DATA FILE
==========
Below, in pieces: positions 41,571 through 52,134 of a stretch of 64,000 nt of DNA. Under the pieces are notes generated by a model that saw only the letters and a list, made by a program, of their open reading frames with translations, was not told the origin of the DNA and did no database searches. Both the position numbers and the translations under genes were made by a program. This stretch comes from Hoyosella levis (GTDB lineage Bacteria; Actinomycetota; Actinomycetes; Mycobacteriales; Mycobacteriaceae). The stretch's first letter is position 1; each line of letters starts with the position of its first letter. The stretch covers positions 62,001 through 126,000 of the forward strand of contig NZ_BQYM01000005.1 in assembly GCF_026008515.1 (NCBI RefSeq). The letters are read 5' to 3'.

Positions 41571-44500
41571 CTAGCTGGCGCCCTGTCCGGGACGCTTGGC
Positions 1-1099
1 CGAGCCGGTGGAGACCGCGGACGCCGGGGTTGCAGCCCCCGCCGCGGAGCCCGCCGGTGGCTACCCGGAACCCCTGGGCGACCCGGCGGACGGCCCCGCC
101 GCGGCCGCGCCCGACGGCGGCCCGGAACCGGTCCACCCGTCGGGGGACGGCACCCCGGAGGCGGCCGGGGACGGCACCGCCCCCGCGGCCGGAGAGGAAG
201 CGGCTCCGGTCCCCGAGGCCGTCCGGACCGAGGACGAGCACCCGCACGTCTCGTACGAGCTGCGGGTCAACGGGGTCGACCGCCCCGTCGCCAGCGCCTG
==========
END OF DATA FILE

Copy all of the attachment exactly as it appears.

Below, in pieces: positions 41,571 through 52,134 of a stretch of 64,000 nt of DNA. Under the pieces are notes generated by a model that saw only the letters and a list, made by a program, of their open reading frames with translations, was not told the origin of the DNA and did no database searches. Both the position numbers and the translations under genes were made by a program. This stretch comes from Hoyosella levis (GTDB lineage Bacteria; Actinomycetota; Actinomycetes; Mycobacteriales; Mycobacteriaceae). The stretch's first letter is position 1; each line of letters starts with the position of its first letter. The stretch covers positions 62,001 through 126,000 of the forward strand of contig NZ_BQYM01000005.1 in assembly GCF_026008515.1 (NCBI RefSeq). The letters are read 5' to 3'.

Positions 41571-44500
41571 CTAGCTGGCGCCCTGTCCGGGACGCTTGGC
Positions 1-1099
1 CGAGCCGGTGGAGACCGCGGACGCCGGGGTTGCAGCCCCCGCCGCGGAGCCCGCCGGTGGCTACCCGGAACCCCTGGGCGACCCGGCGGACGGCCCCGCC
101 GCGGCCGCGCCCGACGGCGGCCCGGAACCGGTCCACCCGTCGGGGGACGGCACCCCGGAGGCGGCCGGGGACGGCACCGCCCCCGCGGCCGGAGAGGAAG
201 CGGCTCCGGTCCCCGAGGCCGTCCGGACCGAGGACGAGCACCCGCACGTCTCGTACGAGCTGCGGGTCAACGGGGTCGACCGCCCCGTCGCCAGCGCCTG